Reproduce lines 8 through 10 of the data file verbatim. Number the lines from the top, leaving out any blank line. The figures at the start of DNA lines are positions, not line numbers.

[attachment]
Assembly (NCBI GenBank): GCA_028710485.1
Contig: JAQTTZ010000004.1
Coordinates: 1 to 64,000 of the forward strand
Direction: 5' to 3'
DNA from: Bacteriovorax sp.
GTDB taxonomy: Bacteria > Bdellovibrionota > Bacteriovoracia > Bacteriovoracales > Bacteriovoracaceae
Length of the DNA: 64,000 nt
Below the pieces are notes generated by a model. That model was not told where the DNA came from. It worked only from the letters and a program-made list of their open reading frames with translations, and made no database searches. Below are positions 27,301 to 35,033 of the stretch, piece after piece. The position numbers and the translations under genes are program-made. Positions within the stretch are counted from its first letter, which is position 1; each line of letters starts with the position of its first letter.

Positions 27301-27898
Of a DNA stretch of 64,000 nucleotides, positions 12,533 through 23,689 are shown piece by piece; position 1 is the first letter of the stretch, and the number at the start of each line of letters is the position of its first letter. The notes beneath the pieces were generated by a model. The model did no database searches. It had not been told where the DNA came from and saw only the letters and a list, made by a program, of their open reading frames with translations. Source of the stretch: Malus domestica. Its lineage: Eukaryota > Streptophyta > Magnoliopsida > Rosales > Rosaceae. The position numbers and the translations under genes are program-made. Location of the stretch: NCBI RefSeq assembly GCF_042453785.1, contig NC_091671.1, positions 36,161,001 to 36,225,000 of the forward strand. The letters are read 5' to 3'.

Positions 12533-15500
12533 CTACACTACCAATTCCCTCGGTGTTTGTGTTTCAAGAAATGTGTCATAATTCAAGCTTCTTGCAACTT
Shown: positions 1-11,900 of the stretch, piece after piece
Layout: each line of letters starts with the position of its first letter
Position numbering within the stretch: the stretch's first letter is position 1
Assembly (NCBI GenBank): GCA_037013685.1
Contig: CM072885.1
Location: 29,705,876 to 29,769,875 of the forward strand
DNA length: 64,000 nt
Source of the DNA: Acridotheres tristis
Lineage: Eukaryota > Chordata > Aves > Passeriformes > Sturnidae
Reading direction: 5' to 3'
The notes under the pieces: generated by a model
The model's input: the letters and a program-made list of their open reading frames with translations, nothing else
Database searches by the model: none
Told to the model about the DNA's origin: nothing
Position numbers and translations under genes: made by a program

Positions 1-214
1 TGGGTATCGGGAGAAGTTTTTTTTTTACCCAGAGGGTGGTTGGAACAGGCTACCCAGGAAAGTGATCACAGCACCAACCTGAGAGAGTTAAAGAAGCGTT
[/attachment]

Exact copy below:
Below the pieces are notes generated by a model. That model was not told where the DNA came from. It worked only from the letters and a program-made list of their open reading frames with translations, and made no database searches. Below are positions 27,301 to 35,033 of the stretch, piece after piece. The position numbers and the translations under genes are program-made. Positions within the stretch are counted from its first letter, which is position 1; each line of letters starts with the position of its first letter.

Positions 27301-27898
Of a DNA stretch of 64,000 nucleotides, positions 12,533 through 23,689 are shown piece by piece; position 1 is the first letter of the stretch, and the number at the start of each line of letters is the position of its first letter. The notes beneath the pieces were generated by a model. The model did no database searches. It had not been told where the DNA came from and saw only the letters and a list, made by a program, of their open reading frames with translations. Source of the stretch: Malus domestica. Its lineage: Eukaryota > Streptophyta > Magnoliopsida > Rosales > Rosaceae. The position numbers and the translations under genes are program-made. Location of the stretch: NCBI RefSeq assembly GCF_042453785.1, contig NC_091671.1, positions 36,161,001 to 36,225,000 of the forward strand. The letters are read 5' to 3'.